Second Quarter 2014

Second Quarter 2014

Thank God for Jet Blue

Pray for JetBlue. by Severin Borenstein


Multilingual and proud.

The Tax Reform that Just Won't Die [And Shouldn't]

VAT is French for... by Leonard E. Burman

Killing Themselves Slowly

India and China’s bad habits. by David E. Bloom, Elizabeth Cafiero-Fonseca, Mark E. McGovern and Klaus Prettner

The Little Monarchies That Could

Oman, Jordan and Morocco defy the odds. by Robert Looney

Ca$h for Clunkers... Not So Clever

Turned out to be a lemon. by Ted Gayer and Emily Parker

Derivatives: WMD or Insurance?

We lean toward the latter. by Apanard (Penny) Prabha, Keith Savard and Heather Wickramarachi

The Dollar Trap

Eswar Prasad on the dollar and the renminbi. A love story?

Start-Up Blues

Israel’s other securitiy problem. by Glenn Yago

Growth and Technology: The Wild Ride Ahead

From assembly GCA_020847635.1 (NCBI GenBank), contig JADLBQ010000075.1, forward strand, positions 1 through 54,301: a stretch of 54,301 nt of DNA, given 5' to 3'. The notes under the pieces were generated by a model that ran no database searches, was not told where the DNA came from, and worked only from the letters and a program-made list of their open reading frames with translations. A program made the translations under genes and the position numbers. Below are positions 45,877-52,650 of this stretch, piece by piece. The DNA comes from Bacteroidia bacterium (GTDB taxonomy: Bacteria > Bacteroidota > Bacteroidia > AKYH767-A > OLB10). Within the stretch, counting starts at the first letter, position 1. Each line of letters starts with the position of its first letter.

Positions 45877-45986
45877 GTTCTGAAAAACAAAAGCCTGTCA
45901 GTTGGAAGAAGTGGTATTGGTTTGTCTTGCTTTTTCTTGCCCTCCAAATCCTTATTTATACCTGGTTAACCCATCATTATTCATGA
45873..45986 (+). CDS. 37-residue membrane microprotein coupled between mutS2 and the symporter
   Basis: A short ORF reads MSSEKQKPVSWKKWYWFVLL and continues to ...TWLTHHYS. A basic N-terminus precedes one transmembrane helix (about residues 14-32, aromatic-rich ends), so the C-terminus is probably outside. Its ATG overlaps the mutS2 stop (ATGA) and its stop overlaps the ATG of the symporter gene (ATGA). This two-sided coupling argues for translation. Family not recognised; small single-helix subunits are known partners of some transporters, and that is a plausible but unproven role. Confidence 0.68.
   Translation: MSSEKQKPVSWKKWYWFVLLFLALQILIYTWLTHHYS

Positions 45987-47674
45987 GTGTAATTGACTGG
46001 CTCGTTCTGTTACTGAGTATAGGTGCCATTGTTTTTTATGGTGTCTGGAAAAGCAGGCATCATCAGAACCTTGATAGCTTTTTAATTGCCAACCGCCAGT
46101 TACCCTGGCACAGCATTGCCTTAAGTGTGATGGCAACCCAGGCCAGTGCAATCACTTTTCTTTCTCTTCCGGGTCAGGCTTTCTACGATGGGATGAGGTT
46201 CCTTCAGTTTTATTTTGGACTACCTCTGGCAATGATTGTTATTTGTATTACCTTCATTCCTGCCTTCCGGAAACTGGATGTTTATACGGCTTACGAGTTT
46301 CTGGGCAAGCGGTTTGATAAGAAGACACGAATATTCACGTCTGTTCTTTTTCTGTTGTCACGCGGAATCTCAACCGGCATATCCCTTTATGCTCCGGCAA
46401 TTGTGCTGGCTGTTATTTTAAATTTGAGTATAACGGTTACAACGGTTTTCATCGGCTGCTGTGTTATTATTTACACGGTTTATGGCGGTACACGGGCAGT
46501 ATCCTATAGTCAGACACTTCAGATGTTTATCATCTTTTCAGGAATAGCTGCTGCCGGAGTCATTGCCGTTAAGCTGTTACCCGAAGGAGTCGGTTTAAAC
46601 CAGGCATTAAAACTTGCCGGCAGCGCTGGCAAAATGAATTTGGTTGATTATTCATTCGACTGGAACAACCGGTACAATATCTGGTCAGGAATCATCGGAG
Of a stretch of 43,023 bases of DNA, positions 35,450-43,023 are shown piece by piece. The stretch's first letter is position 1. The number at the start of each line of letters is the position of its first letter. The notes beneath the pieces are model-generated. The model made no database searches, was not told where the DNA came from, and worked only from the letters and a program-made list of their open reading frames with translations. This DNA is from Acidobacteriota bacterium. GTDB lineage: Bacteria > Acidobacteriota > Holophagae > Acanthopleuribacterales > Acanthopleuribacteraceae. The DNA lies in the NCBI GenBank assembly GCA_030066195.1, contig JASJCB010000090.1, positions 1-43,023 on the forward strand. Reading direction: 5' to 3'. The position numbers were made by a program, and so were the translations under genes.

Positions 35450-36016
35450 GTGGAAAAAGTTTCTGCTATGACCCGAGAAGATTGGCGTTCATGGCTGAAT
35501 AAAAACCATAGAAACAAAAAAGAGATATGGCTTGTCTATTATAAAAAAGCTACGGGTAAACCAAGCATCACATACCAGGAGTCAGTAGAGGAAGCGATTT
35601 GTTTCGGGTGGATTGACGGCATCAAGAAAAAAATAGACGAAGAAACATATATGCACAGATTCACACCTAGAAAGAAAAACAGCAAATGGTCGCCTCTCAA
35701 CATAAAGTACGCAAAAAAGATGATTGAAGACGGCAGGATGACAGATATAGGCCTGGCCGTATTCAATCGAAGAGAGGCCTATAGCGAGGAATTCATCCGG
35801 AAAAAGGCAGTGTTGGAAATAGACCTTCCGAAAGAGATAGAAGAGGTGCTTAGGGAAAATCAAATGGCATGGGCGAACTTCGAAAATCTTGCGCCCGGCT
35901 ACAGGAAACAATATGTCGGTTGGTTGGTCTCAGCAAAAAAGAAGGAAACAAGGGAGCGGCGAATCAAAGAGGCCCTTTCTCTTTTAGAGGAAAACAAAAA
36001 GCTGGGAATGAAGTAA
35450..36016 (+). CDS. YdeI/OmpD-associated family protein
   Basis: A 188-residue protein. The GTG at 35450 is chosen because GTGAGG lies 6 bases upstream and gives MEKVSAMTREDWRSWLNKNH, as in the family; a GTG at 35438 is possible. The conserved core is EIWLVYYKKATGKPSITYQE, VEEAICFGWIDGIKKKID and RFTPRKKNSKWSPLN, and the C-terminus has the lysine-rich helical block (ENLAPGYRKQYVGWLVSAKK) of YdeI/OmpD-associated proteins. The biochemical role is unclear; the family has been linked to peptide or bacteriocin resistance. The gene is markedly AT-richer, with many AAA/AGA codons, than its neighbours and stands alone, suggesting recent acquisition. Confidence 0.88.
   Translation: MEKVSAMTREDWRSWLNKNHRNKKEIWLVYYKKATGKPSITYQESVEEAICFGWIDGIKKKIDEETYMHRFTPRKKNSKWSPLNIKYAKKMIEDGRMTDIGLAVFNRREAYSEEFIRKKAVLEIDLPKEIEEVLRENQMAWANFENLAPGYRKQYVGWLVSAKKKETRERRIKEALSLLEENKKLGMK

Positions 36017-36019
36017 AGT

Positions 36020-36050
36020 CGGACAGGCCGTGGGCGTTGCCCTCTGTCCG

Riding the technology dragon. by Joel Mokyr

Institute News

Busier than ever.

Summary of this Issue

In the latest Milken Institute Review, david e. bloom, elizabeth cafiero-fonseca, mark e. mcgovern of Harvard and klaus prettner of Germany's University of Gottingen estimate the dimensions of the health crisis sneaking up on China and India. "The cost of non-communicable diseases (in particular, cardiovascular diseases, cancer, chronic respiratory diseases and diabetes) will be high no matter what," they conclude. But "unless the issue is given top priority, it will be utterly staggering. Action will of course be costly, but far less costly than the alternative."

Also in this issue: A proposal to reform the income tax, stabilize entitlement spending and tame budget deficits in one grand bargain; a look at the role of financial derivatives in managing business risk and expanding access to capital; a response to jeremiads mourning the consolidation of the big carriers in the airline industry; a review of the Cash for Clunkers stimulus program of 2009; a view of the implications of our dependence on technology for continuing growth; and an argument that the rulers of Oman, Jordan and Morocco survived the Arab Spring because they deliver more of what their citizens crave.